A Blog by International Students at Leiden University
One of the key words for a Dutch first year is BSA. The term can strike fear into every single first year student – those three little letters hold so much power. Your BSA is your “Binding Study Advice”. It is a decision made by the university about your study progress during first year. It ultimately outlines whether you are fit to study the whole programme and if you will be able to finish it. It is given to first years by the board of examiners of your university at the end of first year. It will either be positive or negative, positive indicating that you are able to continue your studies and negative being contrary to that.
Every university has different requirements for a BSA. A full-time three-year bachelor’s programme at Leiden University generally consists of 180 credits – 60 credits per year. To get your BSA at the end of first year you need to obtain 45 out of those 60 credits by the end of the academic year. For part-time students the requirement is 30 credits. If you meet these requirements you are free to move onto the rest of your university career.
There are several aspects that are taken into account when the board of examiners decide on one’s BSA. They consider the student counselling that a student has received and whether there are any specific issues that have come to light in those sessions. This can shape how they determine your BSA. They further account for an individual’s personal circumstances. When doing this they need to know whether there has been an event in the student’s life that has negatively impacted their ability to study. Should this occur they may be more lenient with their decision.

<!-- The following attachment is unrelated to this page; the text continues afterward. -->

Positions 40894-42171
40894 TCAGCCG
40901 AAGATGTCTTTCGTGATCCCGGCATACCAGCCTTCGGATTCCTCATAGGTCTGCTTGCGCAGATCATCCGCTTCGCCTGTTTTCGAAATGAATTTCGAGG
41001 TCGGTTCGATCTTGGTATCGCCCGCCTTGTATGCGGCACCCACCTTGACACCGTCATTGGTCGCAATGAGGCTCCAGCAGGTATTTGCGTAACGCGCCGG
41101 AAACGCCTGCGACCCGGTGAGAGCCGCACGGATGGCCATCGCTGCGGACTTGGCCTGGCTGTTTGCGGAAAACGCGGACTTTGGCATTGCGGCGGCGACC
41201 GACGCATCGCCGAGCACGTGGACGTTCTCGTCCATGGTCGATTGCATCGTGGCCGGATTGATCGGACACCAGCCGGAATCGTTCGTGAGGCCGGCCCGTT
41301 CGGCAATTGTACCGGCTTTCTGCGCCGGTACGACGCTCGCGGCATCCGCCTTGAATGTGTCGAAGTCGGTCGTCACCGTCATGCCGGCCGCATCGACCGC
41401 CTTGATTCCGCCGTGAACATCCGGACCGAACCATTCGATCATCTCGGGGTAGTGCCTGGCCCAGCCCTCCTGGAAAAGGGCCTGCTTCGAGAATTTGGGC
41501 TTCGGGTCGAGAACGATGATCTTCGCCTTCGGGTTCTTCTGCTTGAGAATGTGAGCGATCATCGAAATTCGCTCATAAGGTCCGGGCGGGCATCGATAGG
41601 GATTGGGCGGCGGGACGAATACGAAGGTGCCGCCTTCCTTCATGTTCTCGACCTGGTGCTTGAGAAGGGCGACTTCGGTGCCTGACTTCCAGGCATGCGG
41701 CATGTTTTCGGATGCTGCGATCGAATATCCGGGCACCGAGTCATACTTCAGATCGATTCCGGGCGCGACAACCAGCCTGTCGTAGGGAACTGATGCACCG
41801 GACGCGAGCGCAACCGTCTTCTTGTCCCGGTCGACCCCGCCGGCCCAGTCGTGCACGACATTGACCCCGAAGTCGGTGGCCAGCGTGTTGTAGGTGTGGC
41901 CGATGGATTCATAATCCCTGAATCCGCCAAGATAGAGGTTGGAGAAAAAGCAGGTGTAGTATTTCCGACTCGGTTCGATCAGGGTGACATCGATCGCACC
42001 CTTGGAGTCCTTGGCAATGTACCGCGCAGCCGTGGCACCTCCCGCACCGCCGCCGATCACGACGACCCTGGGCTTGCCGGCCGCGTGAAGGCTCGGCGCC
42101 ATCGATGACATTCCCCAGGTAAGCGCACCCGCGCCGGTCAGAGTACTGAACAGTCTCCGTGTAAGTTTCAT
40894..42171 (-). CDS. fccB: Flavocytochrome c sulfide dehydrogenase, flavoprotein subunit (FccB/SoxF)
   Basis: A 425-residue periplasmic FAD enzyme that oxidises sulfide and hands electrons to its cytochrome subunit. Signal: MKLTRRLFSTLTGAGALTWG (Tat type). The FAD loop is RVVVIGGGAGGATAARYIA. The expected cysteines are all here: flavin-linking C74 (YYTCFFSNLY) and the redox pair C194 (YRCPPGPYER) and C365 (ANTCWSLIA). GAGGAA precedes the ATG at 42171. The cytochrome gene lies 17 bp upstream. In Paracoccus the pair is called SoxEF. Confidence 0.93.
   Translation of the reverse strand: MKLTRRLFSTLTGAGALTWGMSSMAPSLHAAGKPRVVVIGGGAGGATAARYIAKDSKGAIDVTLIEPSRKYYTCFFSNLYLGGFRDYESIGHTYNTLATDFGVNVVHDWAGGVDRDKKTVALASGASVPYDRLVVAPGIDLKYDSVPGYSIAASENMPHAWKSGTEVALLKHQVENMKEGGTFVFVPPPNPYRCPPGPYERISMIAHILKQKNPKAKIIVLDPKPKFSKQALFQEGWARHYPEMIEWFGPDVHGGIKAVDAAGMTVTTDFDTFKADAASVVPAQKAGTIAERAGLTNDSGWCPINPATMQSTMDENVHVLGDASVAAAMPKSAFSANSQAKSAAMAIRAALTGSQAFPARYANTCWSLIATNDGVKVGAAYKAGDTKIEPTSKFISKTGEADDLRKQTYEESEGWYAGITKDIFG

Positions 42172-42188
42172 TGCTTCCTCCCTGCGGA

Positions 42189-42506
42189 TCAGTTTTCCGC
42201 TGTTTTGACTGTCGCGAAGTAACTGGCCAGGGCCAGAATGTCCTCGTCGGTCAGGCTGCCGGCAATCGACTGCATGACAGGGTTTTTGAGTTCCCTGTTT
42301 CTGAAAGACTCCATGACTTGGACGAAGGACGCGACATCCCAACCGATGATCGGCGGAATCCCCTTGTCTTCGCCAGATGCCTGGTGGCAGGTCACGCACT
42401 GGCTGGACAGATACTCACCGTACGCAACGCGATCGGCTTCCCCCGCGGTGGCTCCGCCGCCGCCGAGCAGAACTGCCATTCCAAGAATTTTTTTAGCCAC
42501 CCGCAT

The board of examiners will issue students who may be at risk of not achieving their BSA with a warning at the end of their first semester. This warning is an indication to you that you need to be cautious with passing your courses going into the next semester. They do this to ensure that you aren’t blindsided by the BSA result should it be negative.
Something to further bear in mind is your right to appeal. Every student has the right to appeal their BSA decision to the board of examiners should you feel the decision was unjustified. This will allow you to bring personal circumstances or other aspects that negatively impacted your ability to study and achieve the BSA requirement.
Although this all sounds very daunting, it is very achievable. So, I will share some small tips that helped me get my positive BSA:
BSA isn’t something to be afraid of. Rather, it is something to just be aware of. If you apply yourself diligently and follow these tips then your BSA will come your way in no time.